Six basic tips for making meetings more productive
We’re not sure about you, but we‘re pretty certain that we’ve never heard anyone say that a meeting was “too short”. Meetings generally have a reputation for being drawn out time-wasters dominated by off-topic conversation and an overall lack of direction. However, the reality is that in most businesses, they’re a necessary evil as they’re used to resolve issues, pass along information to people and facilitate important discussions.
In the spirit of efficiency and brevity, follow this list of six basic tips for ensuring those meetings are productive and run like clockwork.
Give that agenda some extra love
One of the biggest problems behind unsuccessful meetings is the fact that right from the start, there’s a lack of direction. In order for a meeting to be the most productive it can be, there needs to be certain items driving it, so it’s important to map out an agenda beforehand that clearly states all the objectives. As the organiser of the meeting, it’s your job to ensure this is done thoroughly because the aim should be to spend more time now in order to save time later. If everyone knows what the goals of the meeting are, they’re far less likely to get distracted and lose interest.
Be ruthless when it comes to attendees
Ask yourself if that person really needs to be in the meeting or can they just be sent a simple follow up email afterwards? Having only the people whose presence is essential attend can definitely help the meeting run more smoothly. Only those people who are directly involved with the projects or tasks that are going to be discussed need to attend – this saves time and also means that fewer people will be disrupted having to attend a meeting that actually doesn’t involve them.
Start and end on time
Punctuality is really the key to effective meetings. Too much time gets wasted waiting for late comers and then because you’re more than likely going to have to recap once they eventually arrive, you’re going to end up wasting even more valuable time. What can you do? Ensure you start all your meetings exactly on time. Over time, people will start to get the message and make more of a concerted effort to be there on time so as to prevent themselves from suffering the constant embarrassment of being late. You’ll also develop a reputation for being prompt and people are bound to respect you more for this. Same goes for ending meetings – avoid running over time.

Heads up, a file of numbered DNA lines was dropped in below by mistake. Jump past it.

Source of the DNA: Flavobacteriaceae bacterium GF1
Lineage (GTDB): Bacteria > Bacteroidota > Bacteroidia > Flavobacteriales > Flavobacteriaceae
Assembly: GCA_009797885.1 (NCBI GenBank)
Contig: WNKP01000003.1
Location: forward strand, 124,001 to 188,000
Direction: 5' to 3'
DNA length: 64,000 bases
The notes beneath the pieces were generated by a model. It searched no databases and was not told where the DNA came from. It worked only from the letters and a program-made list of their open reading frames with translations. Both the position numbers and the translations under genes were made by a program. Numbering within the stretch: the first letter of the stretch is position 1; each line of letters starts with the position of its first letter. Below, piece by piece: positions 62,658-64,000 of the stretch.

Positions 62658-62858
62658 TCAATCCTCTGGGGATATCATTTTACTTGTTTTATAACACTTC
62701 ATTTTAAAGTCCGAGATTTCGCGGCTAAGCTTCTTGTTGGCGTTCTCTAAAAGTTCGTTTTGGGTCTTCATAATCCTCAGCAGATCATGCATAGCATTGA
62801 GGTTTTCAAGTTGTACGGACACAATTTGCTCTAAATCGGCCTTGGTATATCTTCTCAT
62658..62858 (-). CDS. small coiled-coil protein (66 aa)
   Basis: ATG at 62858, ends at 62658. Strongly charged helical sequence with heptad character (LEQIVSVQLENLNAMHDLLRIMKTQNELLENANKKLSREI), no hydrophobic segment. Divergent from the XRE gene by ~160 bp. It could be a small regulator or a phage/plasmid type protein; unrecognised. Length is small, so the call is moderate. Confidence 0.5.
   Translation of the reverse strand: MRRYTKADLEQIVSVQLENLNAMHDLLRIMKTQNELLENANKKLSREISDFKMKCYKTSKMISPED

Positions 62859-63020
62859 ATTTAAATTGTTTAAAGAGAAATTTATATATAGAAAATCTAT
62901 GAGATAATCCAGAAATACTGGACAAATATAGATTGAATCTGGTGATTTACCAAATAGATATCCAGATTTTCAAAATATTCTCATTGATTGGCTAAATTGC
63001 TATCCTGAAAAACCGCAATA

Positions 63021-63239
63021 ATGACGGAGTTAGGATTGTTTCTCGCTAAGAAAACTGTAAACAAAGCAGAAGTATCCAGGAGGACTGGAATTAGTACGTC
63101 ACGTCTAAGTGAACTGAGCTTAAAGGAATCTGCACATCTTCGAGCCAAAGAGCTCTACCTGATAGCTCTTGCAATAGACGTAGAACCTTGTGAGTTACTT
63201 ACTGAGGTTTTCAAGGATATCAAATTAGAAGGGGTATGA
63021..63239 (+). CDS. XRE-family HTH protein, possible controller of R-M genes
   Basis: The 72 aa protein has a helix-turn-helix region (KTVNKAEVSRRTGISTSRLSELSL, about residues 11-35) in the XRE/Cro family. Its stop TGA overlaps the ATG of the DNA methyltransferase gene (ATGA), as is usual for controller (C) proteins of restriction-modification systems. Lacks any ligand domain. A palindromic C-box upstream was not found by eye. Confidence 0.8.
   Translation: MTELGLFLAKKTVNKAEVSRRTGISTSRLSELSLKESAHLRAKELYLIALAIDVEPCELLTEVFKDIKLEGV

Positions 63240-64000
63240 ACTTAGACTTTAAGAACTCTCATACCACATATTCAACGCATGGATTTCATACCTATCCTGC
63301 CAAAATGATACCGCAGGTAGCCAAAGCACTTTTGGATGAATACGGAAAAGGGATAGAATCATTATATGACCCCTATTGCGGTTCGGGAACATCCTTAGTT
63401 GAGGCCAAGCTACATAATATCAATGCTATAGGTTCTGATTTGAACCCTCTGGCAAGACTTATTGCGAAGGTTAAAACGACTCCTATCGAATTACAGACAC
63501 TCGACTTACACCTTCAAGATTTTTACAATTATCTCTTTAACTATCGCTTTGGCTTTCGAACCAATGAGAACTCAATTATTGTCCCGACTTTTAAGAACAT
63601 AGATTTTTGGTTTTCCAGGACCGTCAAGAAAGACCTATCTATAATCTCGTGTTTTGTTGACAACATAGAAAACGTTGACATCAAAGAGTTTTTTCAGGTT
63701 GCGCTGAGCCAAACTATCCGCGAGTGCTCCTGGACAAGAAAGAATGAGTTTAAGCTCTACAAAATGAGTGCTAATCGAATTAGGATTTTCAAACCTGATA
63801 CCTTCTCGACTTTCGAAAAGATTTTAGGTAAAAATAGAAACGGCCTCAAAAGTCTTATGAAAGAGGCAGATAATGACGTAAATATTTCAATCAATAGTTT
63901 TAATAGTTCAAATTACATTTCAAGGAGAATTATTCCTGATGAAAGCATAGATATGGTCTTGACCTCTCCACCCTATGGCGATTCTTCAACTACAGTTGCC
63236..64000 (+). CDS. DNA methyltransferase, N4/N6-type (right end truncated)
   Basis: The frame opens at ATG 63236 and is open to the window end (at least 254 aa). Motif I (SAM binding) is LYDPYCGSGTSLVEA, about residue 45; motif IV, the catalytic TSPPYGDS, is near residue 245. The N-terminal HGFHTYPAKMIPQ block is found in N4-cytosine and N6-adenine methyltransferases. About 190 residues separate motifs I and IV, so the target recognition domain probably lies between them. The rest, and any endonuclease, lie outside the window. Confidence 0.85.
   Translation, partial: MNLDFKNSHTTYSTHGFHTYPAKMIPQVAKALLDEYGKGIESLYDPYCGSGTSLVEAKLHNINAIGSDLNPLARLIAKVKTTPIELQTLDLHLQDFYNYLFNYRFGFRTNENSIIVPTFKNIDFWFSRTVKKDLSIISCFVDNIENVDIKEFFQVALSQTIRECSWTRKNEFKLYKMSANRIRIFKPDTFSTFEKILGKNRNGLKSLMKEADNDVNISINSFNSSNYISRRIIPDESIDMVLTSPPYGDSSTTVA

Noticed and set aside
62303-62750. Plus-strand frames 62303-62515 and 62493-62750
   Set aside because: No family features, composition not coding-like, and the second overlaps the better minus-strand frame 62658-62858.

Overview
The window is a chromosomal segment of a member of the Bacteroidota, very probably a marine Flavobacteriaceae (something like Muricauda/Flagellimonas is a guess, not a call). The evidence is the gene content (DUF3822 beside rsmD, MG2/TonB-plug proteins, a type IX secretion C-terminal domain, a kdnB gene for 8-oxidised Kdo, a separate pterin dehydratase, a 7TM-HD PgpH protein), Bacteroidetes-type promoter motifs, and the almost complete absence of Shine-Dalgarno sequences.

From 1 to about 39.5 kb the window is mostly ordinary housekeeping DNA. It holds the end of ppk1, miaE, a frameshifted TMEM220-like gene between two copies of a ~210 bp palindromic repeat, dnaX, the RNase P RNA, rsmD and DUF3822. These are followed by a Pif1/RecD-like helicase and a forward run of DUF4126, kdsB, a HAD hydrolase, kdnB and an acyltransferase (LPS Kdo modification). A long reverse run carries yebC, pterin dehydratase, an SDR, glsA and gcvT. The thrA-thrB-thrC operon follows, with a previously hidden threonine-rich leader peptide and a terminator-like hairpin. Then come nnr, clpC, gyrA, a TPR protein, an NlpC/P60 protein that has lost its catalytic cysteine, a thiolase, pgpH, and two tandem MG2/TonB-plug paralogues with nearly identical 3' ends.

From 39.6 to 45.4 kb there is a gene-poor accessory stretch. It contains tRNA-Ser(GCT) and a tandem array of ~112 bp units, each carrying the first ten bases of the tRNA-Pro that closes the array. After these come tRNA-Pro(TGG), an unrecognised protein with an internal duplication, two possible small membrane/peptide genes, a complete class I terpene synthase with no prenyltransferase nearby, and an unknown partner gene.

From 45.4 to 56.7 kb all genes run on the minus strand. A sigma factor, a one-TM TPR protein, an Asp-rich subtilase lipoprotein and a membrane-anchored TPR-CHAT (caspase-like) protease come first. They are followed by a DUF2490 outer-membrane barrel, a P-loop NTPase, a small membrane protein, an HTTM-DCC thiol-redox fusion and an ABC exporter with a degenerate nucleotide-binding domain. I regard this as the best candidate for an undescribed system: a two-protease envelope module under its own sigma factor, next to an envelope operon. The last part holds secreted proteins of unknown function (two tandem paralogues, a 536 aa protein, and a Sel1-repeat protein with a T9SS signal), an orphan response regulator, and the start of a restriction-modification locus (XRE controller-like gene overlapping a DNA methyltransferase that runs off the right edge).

Halve your meeting time
All too often, meetings end up getting stretched out because too much time has been allotted in the first place (and the space usually gets filled with irrelevant chatter). If, for example, you think you need an hour for a meeting, try setting it for only 30 minutes. This should actually force things to get done faster as everyone will be more aware of the limited time frame. Of course, you don’t want to be rushing through the majority of your meetings because of this, so just play it by ear and see how you go. If you can get away with shorter meetings, that’s of course first prize.
Show up prepared
If you’ve arranged a meeting and there are materials or documents you’d like people to look at beforehand, then be sure to send them out in good time so that the attendees can familiarise themselves with the content (you can even forward the proposed agenda so people are aware of exactly what’s going to be discussed). This will also give people the chance to formulate questions and suggestions surrounding what’s on the agenda. It goes without saying that as an organiser of a meeting you need to show up prepared too so that you don’t waste time fumbling through things.
Address the most important things first
It’s always a good idea to address the things that are priorities first in case you do run out of time. If that does happen, then at least you know that the important things were covered. Having someone take notes during the meeting also helps because then afterwards, meeting minutes can be emailed to all the relevant parties recapping what was discussed and reminding people what they need to do following on from it. This can be a great way to keep track of the productivity levels of meetings as well as to allow everyone to keep their fingers on the pulse of any current projects.
Meetings really don’t have to be boring time-wasters that people dread. So long as they have clear objectives from the start and that they run like clockwork as much as possible, they’re bound to be productive, efficient and overall, effective.
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